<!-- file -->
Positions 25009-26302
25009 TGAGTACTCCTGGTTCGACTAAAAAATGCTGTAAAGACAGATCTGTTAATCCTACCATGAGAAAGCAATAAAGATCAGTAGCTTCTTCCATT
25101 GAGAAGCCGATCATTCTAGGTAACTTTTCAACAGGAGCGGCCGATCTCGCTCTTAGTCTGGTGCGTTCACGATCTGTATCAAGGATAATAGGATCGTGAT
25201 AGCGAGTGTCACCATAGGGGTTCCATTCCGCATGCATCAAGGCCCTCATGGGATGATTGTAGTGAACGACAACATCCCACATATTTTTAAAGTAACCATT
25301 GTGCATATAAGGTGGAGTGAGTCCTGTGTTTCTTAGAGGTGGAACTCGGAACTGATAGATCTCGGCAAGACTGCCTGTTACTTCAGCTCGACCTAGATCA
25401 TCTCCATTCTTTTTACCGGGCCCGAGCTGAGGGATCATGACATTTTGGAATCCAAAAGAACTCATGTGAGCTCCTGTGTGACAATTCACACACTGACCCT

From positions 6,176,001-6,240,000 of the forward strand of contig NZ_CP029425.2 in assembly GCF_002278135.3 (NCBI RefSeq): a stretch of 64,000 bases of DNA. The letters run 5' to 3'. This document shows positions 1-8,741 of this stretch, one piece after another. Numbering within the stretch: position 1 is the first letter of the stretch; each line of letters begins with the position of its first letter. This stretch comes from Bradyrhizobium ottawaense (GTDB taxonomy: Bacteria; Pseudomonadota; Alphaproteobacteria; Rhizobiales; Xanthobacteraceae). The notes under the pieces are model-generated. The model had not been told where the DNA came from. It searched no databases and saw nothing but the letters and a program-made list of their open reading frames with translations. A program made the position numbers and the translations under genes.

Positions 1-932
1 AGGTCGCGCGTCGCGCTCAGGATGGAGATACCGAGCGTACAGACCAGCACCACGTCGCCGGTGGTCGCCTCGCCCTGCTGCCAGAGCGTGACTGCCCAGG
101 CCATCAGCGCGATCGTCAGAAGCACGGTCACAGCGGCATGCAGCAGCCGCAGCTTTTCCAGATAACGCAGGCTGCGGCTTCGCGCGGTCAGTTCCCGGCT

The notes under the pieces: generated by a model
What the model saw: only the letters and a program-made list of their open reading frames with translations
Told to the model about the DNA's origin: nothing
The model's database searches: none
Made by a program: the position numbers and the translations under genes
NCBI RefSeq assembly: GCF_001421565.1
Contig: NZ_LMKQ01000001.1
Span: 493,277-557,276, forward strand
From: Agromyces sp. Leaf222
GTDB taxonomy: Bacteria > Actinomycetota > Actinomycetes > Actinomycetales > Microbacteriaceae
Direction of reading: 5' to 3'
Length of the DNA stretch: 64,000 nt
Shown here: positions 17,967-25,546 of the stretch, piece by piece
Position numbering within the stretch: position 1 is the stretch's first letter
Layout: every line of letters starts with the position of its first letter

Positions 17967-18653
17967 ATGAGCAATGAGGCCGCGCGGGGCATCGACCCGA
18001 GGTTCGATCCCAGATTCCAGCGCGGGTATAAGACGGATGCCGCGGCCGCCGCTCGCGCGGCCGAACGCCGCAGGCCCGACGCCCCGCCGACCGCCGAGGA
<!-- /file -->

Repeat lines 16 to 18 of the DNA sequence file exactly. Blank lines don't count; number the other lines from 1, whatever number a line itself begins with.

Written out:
NCBI RefSeq assembly: GCF_001421565.1
Contig: NZ_LMKQ01000001.1
Span: 493,277-557,276, forward strand